The Supreme Court is set to issue a ruling on Janus vs. AFSCME, which could have far-reaching consequences for the future of public-sector unions in the United States. The case has sparked a wide-ranging debate within the labor movement about how to deal with the “free-rider problem” of union members who benefit from collective bargaining agreements but opt-out of paying dues. We asked three labor experts to discuss what’s at stake in the case and how they each think unions should respond.
Kate Bronfenbrenner is director of labor education research at Cornell University, Chris Brooks is a staff writer and organizer with Labor Notes and Shaun Richman is a former organizing director at the American Federation of Teachers.
Brooks: The way I see it, right-to-work presents two interlocking problems for unions. The first is that unions are legally required to represent all workers in a bargaining unit that the union has been certified to represent, and in open shops the Duty of Fair Representation (DFR) requires unions to expend resources on non-members who are covered by that contract. This is commonly known as the free rider problem and it gets a lot of attention, for good reason.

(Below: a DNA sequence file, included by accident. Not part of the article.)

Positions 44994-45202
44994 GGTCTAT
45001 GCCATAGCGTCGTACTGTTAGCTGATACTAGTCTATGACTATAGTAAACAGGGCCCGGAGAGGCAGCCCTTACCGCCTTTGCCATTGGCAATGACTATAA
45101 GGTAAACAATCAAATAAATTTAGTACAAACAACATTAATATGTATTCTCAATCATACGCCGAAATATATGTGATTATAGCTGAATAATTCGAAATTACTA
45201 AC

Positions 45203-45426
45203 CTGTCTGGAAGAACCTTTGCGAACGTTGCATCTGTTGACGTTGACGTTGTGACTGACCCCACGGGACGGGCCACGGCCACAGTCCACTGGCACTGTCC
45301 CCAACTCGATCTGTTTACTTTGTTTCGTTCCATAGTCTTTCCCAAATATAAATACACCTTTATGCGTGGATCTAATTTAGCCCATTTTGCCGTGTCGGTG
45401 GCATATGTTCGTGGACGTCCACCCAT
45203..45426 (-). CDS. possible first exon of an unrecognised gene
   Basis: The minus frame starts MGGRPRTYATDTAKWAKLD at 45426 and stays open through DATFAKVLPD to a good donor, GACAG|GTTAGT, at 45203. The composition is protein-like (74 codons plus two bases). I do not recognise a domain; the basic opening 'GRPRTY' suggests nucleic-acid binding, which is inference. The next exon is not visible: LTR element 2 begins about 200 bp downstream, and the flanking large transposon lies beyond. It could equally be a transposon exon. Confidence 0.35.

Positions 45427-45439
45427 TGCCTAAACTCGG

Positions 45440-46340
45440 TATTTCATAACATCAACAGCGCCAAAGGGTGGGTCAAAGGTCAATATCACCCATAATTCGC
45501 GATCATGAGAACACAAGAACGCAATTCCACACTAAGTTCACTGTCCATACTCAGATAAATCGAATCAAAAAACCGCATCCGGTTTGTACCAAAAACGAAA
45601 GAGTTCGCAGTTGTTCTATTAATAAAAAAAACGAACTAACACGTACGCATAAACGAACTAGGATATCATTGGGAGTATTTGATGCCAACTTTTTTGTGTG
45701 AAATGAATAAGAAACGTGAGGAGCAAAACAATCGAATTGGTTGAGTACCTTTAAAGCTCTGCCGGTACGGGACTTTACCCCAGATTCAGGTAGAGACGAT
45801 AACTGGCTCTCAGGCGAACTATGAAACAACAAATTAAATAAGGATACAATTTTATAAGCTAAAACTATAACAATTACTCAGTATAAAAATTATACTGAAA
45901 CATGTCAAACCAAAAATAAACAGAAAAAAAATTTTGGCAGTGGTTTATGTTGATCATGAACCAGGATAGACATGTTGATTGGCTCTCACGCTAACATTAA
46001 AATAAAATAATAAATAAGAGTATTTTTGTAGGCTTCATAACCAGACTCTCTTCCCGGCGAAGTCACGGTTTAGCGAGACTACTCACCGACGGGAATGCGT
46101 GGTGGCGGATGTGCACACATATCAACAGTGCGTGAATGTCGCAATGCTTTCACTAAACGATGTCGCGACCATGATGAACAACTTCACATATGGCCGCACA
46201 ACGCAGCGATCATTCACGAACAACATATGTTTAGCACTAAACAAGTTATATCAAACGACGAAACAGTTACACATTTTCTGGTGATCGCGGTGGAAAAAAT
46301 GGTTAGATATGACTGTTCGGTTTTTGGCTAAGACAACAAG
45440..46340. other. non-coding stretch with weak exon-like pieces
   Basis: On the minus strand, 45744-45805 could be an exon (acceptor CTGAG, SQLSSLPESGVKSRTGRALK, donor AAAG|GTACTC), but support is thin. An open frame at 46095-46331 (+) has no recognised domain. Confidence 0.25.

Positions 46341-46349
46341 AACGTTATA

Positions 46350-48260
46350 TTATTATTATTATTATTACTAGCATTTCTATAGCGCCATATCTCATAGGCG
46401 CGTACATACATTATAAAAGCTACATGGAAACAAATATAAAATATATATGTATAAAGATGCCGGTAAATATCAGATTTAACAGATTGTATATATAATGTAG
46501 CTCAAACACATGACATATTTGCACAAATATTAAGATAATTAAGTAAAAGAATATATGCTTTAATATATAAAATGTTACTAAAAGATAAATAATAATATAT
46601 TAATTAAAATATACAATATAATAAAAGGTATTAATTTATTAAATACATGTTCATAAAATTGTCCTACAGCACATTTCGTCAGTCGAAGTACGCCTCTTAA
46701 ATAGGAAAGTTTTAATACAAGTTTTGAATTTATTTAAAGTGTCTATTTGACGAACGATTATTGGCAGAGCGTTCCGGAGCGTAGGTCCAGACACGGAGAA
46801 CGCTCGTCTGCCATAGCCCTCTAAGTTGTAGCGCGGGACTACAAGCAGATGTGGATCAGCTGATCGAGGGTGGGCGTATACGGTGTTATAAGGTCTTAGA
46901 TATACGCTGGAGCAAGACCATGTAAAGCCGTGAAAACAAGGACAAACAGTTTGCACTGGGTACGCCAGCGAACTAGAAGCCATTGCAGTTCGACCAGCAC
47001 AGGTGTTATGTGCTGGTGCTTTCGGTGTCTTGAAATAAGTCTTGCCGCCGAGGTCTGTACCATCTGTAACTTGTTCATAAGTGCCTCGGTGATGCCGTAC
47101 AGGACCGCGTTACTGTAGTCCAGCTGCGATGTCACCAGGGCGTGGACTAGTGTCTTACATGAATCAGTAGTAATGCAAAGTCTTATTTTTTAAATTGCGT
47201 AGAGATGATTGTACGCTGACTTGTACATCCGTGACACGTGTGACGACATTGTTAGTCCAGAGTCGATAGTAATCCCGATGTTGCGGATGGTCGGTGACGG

The second problem is that open shops also undermine solidarity by pitting workers who pay their fair share to support the union against those who do not. This is the divide-and-conquer problem.
So the free rider problem is institutional: the union has to expend all these resources fighting on behalf of workers who are not members and do not pay dues. And the divide-and-conquer problem is interpersonal: when workers do not all support the union this results in union and non-union members developing adversarial attitudes toward each other which undermines the ability for collective action.
If you believe that the source of a union’s strength is its ability to unite workers in common fights to better their conditions on the job and in the community, then the divide-and-conquer problem is a real…